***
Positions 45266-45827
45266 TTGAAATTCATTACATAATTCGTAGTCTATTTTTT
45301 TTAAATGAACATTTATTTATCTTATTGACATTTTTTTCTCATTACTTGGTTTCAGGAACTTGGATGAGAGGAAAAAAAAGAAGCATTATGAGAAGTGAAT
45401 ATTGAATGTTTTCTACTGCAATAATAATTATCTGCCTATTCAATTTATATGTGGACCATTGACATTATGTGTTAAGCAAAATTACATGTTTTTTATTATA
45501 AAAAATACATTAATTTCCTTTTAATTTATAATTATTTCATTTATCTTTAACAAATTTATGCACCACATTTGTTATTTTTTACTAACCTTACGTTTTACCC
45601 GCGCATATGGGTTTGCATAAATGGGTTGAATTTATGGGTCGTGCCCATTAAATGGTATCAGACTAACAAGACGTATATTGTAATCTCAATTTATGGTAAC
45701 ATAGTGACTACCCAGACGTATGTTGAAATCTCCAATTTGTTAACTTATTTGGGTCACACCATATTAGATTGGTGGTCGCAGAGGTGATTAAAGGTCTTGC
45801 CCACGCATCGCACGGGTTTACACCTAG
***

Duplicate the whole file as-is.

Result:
Positions 45266-45827
45266 TTGAAATTCATTACATAATTCGTAGTCTATTTTTT
45301 TTAAATGAACATTTATTTATCTTATTGACATTTTTTTCTCATTACTTGGTTTCAGGAACTTGGATGAGAGGAAAAAAAAGAAGCATTATGAGAAGTGAAT
45401 ATTGAATGTTTTCTACTGCAATAATAATTATCTGCCTATTCAATTTATATGTGGACCATTGACATTATGTGTTAAGCAAAATTACATGTTTTTTATTATA
45501 AAAAATACATTAATTTCCTTTTAATTTATAATTATTTCATTTATCTTTAACAAATTTATGCACCACATTTGTTATTTTTTACTAACCTTACGTTTTACCC
45601 GCGCATATGGGTTTGCATAAATGGGTTGAATTTATGGGTCGTGCCCATTAAATGGTATCAGACTAACAAGACGTATATTGTAATCTCAATTTATGGTAAC
45701 ATAGTGACTACCCAGACGTATGTTGAAATCTCCAATTTGTTAACTTATTTGGGTCACACCATATTAGATTGGTGGTCGCAGAGGTGATTAAAGGTCTTGC
45801 CCACGCATCGCACGGGTTTACACCTAG